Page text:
What I find rather shocking is the crowd’s response. I would expect their excitement to lead to a bold exclamation and praise of King Jesus. But when confronted, they seemingly begin to back down: “This is the prophet Jesus from Nazareth in Galilee.” Just a prophet. From Nazareth, that small backwater town in Galilee, the place no one respects. No talk of kingship. Just a prophet. You won’t have any trouble from us. Contemporary readers of Matthew’s gospel know that this is just the beginning of the shift of how the people, even his closest friends, turned their backs on Jesus. Most of the stories between this one and the death of Jesus in chapter 27 are incidents of the Jewish leaders resisting and confronting Jesus. They plot his death. One disciple betrays him. Another denies him. The rest desert him. And the crowd which is loudly cheering him on in the first part of this story? We are told in chapter 27:15ff, that the leaders convinced them Jesus was to be crucified. And they shouted for his crucifixion…not once, but twice.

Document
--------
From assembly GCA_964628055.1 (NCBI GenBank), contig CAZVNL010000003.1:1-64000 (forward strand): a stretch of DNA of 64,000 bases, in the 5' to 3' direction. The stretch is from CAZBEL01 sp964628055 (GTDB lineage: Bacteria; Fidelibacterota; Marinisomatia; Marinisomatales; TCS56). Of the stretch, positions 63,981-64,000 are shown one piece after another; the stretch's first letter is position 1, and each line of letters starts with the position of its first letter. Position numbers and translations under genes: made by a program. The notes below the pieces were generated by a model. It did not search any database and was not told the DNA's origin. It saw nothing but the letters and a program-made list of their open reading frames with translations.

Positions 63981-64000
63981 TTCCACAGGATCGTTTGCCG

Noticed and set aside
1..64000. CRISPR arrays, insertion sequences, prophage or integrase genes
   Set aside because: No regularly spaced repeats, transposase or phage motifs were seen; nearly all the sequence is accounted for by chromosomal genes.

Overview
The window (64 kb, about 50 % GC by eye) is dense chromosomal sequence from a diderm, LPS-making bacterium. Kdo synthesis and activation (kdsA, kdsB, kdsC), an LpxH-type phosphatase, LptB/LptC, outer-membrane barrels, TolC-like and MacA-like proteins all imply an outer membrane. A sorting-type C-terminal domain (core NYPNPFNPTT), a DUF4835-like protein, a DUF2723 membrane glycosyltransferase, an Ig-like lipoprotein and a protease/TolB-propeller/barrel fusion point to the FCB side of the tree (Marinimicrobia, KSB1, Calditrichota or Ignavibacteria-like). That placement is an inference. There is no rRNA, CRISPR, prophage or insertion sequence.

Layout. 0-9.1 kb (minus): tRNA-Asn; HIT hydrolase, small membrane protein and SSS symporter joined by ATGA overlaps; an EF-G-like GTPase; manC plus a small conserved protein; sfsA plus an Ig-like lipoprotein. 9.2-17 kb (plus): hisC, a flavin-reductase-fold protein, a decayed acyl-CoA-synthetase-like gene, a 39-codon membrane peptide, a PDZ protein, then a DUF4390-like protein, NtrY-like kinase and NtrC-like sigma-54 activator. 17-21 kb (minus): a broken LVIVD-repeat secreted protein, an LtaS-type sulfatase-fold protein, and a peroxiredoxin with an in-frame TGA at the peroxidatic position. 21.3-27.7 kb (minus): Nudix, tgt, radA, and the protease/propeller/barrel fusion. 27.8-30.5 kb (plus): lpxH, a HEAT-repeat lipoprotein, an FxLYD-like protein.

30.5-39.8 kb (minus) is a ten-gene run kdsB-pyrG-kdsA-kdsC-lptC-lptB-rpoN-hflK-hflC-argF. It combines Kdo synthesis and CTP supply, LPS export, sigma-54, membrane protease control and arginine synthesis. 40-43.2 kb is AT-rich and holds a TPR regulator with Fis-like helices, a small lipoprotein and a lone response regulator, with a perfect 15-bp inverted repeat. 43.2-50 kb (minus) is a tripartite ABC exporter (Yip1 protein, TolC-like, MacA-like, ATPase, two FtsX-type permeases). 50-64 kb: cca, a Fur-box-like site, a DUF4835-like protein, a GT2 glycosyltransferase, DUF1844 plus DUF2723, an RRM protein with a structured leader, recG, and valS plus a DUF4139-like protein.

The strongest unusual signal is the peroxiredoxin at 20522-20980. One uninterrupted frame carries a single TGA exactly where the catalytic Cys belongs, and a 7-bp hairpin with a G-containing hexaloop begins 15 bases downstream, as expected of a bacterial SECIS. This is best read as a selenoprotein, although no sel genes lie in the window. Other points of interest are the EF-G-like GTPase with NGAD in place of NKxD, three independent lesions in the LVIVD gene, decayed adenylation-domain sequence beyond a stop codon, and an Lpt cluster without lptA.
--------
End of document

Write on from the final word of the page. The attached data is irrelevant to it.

I would like to think I wouldn’t be like them. I’d like to think I wouldn’t back down at the first confrontation…switching from saying he was a king to saying he is a prophet. But….
I’d like to think I wouldn’t fear the powers-that-be more than rejoicing at finally having a real leader in my presence. But….
And I certainly would like to think I would never be swayed by the leaders and call for his crucifixion. But….
But, I know that isn’t true. I wish it was different. If I was there, I would waffle. If I was there, I would falter. If I was there, I would fail. And I know that is the case, because I waffle, falter and fail now, and no one really challenges me about what I think regarding Jesus.
The painting at the top of this entry is entitled “Ecce Homo” or “Behold the Man.” It was painted by Antonio Cisceri in 1871. Cisceri was an okay painter, but he was fantastic at knowing himself. You see, he painted himself into the picture of Pilate before the angry crowd calling for Jesus’ death. He is the fellow casually leaning over Pilate’s chair. He stands there merely observing, not intervening. He stands by as Jesus is condemned to die.
As we enter into this holy week my one hope, our one hope, is that Jesus was utterly and totally resolved to do for us and all of Creation what we couldn’t do for ourselves.